The mistreatment leading to the death of Ms Dhu in WA’s South Hedland police lock-up is common knowledge. While Rebecca Maher died in a police cell in NSW in August last year, after police picked her up due to reports that she was intoxicated.
And there are accounts of numerous “use of force” incidents being meted out upon vulnerable asylum seekers in Australia’s onshore detention centres.
Australia to ratify the OPCAT treaty
So many breathed a sigh of relief, when Australian attorney-general George Brandis announced at a DFAT-NGO forum on human rights last Thursday that Australia would finally be ratifying the Optional Protocol to the Convention Against Torture, commonly known as the OPCAT treaty.
The international treaty provides additional protocols built upon the 1984 UN Convention Against Torture, which specifically aim to strengthen the protection of people being held in places of detention.
The ratification of the treaty has been a long time coming. Australia signed OPCAT in 2009, and there’s been three prime ministers since that have neglected to ratify the protocol.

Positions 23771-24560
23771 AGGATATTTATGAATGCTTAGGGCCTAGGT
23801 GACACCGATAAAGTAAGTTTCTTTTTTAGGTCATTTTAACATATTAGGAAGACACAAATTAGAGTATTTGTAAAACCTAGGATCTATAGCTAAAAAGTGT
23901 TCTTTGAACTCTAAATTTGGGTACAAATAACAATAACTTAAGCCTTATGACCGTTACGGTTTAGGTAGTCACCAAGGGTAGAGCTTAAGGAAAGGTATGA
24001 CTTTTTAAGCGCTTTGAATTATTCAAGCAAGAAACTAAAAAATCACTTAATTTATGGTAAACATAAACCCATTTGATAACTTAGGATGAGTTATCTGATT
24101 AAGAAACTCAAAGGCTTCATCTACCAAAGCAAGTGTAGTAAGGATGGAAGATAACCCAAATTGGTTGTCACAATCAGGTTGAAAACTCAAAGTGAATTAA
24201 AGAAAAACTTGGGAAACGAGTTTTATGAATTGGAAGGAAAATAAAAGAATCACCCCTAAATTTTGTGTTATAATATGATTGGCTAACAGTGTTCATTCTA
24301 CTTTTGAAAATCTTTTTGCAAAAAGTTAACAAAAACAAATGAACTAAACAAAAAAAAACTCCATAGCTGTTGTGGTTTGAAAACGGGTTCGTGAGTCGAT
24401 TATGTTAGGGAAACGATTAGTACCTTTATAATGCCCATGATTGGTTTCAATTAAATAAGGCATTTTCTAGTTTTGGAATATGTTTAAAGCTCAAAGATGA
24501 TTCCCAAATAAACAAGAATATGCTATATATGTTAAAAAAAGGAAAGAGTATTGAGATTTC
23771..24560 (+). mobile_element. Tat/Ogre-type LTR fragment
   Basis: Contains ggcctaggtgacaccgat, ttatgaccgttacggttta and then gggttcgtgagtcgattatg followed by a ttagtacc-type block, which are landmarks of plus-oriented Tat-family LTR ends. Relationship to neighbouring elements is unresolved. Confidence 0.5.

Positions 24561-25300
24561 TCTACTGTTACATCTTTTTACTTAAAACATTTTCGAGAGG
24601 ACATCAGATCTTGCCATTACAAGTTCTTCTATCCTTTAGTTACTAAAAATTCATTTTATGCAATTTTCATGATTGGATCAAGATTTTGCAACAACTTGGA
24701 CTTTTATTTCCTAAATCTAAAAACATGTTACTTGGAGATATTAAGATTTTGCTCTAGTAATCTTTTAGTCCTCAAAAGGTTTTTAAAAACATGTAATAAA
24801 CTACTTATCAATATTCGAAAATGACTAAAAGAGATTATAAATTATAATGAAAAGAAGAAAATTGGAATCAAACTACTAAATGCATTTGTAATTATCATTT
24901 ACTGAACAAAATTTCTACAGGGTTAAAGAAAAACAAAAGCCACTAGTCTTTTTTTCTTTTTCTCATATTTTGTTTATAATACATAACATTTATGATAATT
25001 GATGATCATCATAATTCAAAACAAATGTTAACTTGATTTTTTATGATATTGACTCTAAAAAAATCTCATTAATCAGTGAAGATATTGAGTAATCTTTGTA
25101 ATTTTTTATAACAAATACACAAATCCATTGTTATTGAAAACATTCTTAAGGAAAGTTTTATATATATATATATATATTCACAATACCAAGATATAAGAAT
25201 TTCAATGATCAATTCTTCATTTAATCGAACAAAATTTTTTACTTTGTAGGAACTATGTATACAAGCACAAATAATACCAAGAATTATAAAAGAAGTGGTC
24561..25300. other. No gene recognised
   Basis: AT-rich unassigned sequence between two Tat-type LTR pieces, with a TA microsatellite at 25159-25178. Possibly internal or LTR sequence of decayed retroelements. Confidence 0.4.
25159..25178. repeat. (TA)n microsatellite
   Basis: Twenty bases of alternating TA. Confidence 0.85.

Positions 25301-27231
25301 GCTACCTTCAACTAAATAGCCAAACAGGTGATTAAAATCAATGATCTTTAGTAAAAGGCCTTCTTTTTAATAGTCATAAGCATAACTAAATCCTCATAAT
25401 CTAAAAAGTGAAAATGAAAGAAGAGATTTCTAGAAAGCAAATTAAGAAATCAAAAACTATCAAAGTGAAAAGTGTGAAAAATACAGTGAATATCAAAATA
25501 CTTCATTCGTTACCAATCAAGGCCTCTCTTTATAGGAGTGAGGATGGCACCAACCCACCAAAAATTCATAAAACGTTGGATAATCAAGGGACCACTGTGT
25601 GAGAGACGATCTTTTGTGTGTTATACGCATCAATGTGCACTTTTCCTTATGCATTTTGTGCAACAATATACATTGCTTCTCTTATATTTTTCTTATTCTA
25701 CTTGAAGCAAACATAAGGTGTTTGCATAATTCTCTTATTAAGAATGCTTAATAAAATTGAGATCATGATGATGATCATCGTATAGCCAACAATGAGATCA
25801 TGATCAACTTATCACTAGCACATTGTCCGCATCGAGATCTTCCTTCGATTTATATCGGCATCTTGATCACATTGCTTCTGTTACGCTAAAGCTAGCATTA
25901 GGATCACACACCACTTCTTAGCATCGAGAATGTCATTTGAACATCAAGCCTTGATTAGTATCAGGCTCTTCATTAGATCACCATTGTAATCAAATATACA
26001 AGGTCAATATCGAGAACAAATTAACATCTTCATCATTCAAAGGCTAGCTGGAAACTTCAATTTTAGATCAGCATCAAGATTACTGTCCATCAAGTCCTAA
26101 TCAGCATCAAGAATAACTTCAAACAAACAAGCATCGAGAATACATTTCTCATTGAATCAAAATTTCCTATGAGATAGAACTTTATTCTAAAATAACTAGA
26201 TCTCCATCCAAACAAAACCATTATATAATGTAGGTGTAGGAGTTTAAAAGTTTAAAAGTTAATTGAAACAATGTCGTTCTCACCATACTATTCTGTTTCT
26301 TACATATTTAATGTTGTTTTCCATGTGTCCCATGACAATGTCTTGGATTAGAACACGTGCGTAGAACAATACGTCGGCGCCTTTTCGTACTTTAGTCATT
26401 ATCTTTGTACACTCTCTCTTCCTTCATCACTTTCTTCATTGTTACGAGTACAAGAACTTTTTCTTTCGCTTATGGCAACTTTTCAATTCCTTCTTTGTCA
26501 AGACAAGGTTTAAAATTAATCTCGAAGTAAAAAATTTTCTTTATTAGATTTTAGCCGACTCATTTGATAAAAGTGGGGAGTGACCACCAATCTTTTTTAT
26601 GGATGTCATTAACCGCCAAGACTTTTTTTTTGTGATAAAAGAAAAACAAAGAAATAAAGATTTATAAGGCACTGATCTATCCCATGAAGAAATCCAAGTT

This is despite continued pressure to do so from the Australian Human Rights Commission and non-government organisations. As well as, a 2015 United Nations review of Australia’s human rights record, which led to 27 countries recommending that Australia implement OPCAT.
The attorney-general said the Turnbull government will ratify the treaty by December this year, which means that the protocols will be established within the following twelve months in accordance with the treaty guidelines.
Mr Brandis outlined that the focus will be on “primary places of detention, such as prisons, juvenile detention, police cells and immigration facilities.”